This plan is designed to balance agriculture with the level of the entire economy, protecting the consumer's food supply at reasonable prices; while, on the other hand, protecting the farmer againt the plague of overproduction, unwanted surpluses and drastically low farm earnings.

The program for the American farmer must be organized and implemented just as the individual farmer should manage his farm. We must spend money where it needs to be spent to correct a situation and cease expanding that phase of the business that incurs losses.

I advise my farmers to expand their profitable farm enterprises and curtail or eliminate those that are unprofitable. Our farm program must be operaed in a similar manner. We would like to see soil-bank payments made in 2 parts: A first payment to shift land use from grain to forage on the expected 100 million acres at an average payment of $8 per acre.

This payment would be related to the level of production of the various agricultural regions ranging from $3 to $15 per acre. There should be no restrictions on the use of forage for this first payment.

A second payment would be offered those farmers who forego feeding the forage on these soil-bank acres. This payment, too, would average around $8 per acre with a range similar to the first payment.

A good guess is that we would have at least 70 million acres of the 100 million acres affected by the second incentive payment to place into a fertility reserve the forage grown and not harvested or fed.

COST

How much money will this program cost? If made effective it need not cost too much. Here are our estimates: First payment: 100 million acreas, @ $8-

$800,000,000 Second payment: 75 million acres (forage not fed), @ $8_ 600,000,000 Total incentive (spending—not cost).

1, 400,000,000 By adjusting production beyond current needs, enabling the Government to move the surplus into the market earlier, and thereby saving the cost of deterioration and storage, we should regain $600 million. This is based on a $6 billion storage holding, figuring a 10-percent annual reduction in value.

I think those are the figures-you can correct me if they are notthat they used in the testimony when Secretary Benson appeared before the committee, about 10 percent.

I think I am right, that in wheat, do they not figure that in 8 years the total value of the wheat is used up in deterioration ?

The CHAIRMAN. That is Benson's statement, 8 years.

Mr. GEHLBACH. I have tried to get the most reliable information I could.

The CHAIRMAN. Are those two payments that you speak of there for the same year?

Mr. GEHLBACH. Yes; the same year.
The CHAIRMAN. The same year?
Mr. GEHLBACH. On the same acreage.
The CHAIRMAN. The same acreage?
Mr. GEHLBACH. Yes.
The CHAIRMAN. All on a voluntary basis?
Mr. GEHLBACH. On the voluntary basis.
The CHAIRMAN. All right, proceed.

Mr. GEHLBACH. By adjusting production to market needs, we might well halt the farm-price decline and even regain a part of the 25percent decrease already experienced. A 10-percent reduction in production is associated with a 20-percent increase in grain prices and a 25-percent increase in livestock prices. It is quite possible to gain that much in 1 year if present surpluses are properly handled.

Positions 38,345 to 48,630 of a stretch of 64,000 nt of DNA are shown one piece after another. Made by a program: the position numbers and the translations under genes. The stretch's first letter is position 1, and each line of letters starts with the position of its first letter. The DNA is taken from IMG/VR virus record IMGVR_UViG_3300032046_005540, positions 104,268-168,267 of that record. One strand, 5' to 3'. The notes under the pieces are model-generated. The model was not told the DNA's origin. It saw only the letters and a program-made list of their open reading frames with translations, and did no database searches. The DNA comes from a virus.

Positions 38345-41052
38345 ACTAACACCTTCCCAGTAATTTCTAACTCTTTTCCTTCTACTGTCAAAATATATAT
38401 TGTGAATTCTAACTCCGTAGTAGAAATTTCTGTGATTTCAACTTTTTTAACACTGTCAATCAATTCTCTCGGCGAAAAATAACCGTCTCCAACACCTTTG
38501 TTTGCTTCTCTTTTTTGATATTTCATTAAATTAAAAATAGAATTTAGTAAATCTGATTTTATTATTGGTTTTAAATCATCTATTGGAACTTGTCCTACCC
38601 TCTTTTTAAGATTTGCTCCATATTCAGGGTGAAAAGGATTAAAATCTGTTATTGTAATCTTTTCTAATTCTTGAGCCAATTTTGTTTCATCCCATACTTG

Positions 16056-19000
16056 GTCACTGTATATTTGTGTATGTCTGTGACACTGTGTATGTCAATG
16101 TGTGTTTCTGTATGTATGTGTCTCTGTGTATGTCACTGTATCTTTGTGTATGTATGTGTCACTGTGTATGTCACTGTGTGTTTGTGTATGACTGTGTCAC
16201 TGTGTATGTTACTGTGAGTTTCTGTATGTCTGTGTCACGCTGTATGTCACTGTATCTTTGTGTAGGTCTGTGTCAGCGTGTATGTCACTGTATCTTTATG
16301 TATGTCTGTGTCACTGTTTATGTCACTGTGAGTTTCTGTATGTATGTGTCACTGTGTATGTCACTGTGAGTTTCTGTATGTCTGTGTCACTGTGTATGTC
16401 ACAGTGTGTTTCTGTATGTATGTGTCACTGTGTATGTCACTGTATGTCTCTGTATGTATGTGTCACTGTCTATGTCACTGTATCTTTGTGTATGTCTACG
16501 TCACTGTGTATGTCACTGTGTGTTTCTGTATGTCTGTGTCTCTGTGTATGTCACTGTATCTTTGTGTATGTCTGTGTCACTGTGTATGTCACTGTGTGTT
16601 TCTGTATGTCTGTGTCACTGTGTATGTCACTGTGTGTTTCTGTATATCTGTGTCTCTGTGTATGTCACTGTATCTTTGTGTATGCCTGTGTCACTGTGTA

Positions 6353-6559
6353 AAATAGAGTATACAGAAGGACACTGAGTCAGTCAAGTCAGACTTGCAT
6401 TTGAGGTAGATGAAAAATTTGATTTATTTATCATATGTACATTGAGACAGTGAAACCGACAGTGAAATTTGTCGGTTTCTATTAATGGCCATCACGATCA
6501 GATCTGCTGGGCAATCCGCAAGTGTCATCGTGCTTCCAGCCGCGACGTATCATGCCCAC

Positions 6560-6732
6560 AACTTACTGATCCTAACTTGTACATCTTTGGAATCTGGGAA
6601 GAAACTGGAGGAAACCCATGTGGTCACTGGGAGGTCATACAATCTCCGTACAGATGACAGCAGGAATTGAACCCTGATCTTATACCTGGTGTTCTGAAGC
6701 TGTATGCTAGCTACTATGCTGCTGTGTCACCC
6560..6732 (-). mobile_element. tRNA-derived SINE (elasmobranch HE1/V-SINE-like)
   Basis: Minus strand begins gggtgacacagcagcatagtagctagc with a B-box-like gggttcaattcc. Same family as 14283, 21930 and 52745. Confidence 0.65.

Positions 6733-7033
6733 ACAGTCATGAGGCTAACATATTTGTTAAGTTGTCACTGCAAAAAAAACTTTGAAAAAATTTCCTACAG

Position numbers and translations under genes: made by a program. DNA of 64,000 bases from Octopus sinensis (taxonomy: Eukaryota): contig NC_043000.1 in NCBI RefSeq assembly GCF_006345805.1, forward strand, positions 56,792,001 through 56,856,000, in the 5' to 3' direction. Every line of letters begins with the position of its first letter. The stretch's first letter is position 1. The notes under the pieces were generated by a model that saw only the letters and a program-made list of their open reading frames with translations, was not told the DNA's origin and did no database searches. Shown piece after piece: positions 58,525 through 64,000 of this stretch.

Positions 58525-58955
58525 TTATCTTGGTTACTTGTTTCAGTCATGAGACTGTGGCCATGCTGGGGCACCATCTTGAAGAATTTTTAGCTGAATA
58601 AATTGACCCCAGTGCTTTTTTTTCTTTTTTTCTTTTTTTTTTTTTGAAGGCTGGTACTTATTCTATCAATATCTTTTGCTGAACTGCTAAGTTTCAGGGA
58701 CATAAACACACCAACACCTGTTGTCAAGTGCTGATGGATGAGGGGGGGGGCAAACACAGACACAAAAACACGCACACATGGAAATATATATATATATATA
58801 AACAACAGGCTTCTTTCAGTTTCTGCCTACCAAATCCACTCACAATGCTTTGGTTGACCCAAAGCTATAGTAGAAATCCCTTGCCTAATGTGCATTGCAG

A quite conservative estimate of price response to an effective program of production adjustment would be at least 10 percent. If this is applied to only $6 billion of present Government stockpile, the program could earn about $600 million without using the surplus itself.

These 2 factors alone, the gaining of price and the prevention of part of the loss of commodity deterioration and storage costs, would recover $1.2 billion to offset the $1.4 billion of incentive payments proposed.

For the portion of farmers having earnings at levels subject to Federal income tax, the increase in earnings resulting from the program will pay all or at least a substantial part of the cost of administering the program.

The real and substantial returns from the soil-bank plan are not the incentive payments. They are elimination of price-depressing surpluses; increased net earnings and soil fertility; long-term benefits of soil and water conservation.

The President's shift in emphasis from price fixing and rigid controls to a soil-bank approach is certainly a move in the right direction, and is one which we have long advocated. The effectiveness of this program, in easing the farm tension, will depend primarily upon the implementation now to be proposed by you. It must be simple and extensive.

I know that your committee is really busy, and I have tried to outline on the back page in outline form the major features of the original soil-bank plan for American agriculture as we are proposing it.

The CHAIRMAN. We will put it in the record. (The document is as follows:)

MAJOR FEATURES OF THE ORIGINAL SOIL-BANK PLAN FOR AMERICAN AGRICULTURE

(NOT THE ACREAGE-RESERVE OR THE CONSERVATION-RESERVE PLAN) Objectives : Production adjustment, soil and water conservation. Balance net farm incomes to entire economy. Assure food supply at reasonable prices.

Crops involved : All crops are adjusted to market needs. The expansion of soil-building crops adjusts all other crops in oversupply.

Acreage involved: From 20 million to 150 million acres of cropland.

Controls needed : None. Price balances production between crops and incentive payments.

Form of participation: Voluntary planting of soil-building crops over and above a minimum base. Two forces to bring about compliance:

1. Commodity loan level in relation to compliance.

2. Incentive payment to shift to more soil building. Use of soil-bank acres: For soil building and conservation; for emergency feed when need outweighs incentive payment.

Time element: A longtime agricultural program-not operative when market needs meet production; however, immediately effective when production exceeds market needs.

Compensation to farmers: Higher prices, as a result of adjusted production, higher per acre profits from slightly higher yields per acre, and dollar incentive payment to build fertility instead of producing unwanted agricultural surplus. We would not use certificates to confuse the issue.

Fair estimate of cost : About $300 million of net cost. Estimate of payments by Government:

Million Incentive payments for acreage shift.

$800 Incentive payments for fertility reserve_

600

Total incentive payments.-

1, 400

Estimate of income to Government:

Price gain on $6 billion Government-held surplus at 10 percent.
Storage, shrinkage, and deterioration costs on $6 billion of surplus

absorbed into market earlier (1-year allowance)-

600

600

Total earning or loss prevented_

1, 200 The CHAIRMAN. Very well.

The committee will stand in recess until tomorrow morning at 10 o'clock.

(Whereupon, at 4:40 p. m., the committee recessed to reconvene at 10 a. m., Saturday, January 21, 1955.)